We examine why the length of annual reports has grown approximately ten-fold from the early 1900s to today. We rely on prior literature to identify four theories (litigation, enforcement, standard setting, and investor demand) that could explain, at least in part, the growth in annual report length. We use a data set that includes annual reports from the early 1900s through 2006 that uniquely positions us to answer our question of interest. We implement a time-series research design where we regress the average increase in page length not explained by cross-sectional variables on macro-factors that we predict will impact time-series variation in page length. We find that increases in SEC enforcement and the number of interpretive standards issued by the FASB are positively associated with increases in annual report length. We also find that that a downtick in market returns, our proxy for negative market sentiment, is associated with increases in annual report length. Finally, we find that increases in macro uncertainty are associated with decreases in annual report length. Overall, our evidence suggests that enforcement, standard setting and investor demand have contributed to the increase in annual report page length and that these factors explain a large portion of the time-series variation in page length. Our analysis helps characterize the complete set of forces contributing the rise in annual report page length, and can inform regulators and standard setters as they try to address disclosure overload and its documented negative effects on users of financial reports.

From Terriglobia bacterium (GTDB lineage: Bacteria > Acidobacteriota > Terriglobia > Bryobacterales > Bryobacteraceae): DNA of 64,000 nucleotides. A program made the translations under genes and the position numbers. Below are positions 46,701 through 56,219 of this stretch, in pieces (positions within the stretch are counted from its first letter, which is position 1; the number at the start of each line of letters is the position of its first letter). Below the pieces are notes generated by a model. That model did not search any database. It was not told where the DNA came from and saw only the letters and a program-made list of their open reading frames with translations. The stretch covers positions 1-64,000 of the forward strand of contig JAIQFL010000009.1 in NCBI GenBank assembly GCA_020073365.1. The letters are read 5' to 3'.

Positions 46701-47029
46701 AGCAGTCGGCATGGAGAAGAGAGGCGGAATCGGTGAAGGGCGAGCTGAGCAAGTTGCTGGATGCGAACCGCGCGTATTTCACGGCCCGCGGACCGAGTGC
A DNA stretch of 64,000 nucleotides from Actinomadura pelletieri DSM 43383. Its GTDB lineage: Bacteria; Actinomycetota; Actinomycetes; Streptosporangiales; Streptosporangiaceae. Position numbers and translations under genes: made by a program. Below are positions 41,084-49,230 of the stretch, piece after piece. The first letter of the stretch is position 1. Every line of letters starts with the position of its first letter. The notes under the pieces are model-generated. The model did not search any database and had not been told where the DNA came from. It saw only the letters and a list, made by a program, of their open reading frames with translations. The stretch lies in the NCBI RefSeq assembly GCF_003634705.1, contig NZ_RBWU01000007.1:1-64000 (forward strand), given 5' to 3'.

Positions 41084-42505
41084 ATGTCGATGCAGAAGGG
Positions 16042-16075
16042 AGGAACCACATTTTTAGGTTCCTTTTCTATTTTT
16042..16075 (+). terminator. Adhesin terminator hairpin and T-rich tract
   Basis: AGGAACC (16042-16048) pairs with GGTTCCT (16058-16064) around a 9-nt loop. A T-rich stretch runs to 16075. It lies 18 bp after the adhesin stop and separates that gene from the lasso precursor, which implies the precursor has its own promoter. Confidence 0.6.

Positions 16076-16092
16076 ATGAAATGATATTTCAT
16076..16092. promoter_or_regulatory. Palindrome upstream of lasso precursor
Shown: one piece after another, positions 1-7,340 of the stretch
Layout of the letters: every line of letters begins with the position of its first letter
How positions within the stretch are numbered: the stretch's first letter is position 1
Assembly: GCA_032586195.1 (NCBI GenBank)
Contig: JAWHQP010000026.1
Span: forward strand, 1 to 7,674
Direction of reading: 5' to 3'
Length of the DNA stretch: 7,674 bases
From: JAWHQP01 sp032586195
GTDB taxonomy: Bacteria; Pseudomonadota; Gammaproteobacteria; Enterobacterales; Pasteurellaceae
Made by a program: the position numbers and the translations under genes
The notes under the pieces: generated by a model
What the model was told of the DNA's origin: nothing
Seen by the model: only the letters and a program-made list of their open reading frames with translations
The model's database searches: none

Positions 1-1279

The Effects of Audit Committee Ties and Industry Expertise on Investor Judgments

Accounting & Management Control

Speaker: Jeffrey Cohen
Boston College

10 June 2016 - HEC Paris - Room S127 - From 2:00 pm to 4:00 pm


Despite regulations mandating audit committee independence, the CEO may still influence audit committee members’ objectivity through social ties (e.g., belonging to the same country club) or professional ties (e.g., having served on boards together). Further, research finds that audit committee industry expertise enhances financial reporting quality. In an experiment with 342 reasonably informed investor participants, we find that ties (professional or social) and industry expertise affect assessments of independence and competence. Further, investors assess audit committees with no ties and industry expertise (social ties and no industry expertise) as the most (least) effective and also result in the highest (lowest) likelihood of investing. Moreover, the potential negative effects of ties are attenuated by industry expertise, while the presence of no ties also appears to attenuate in part the lack of industry expertise. These findings support increased disclosures to investors of ties between management and members of the audit committee, as well as information on industry expertise.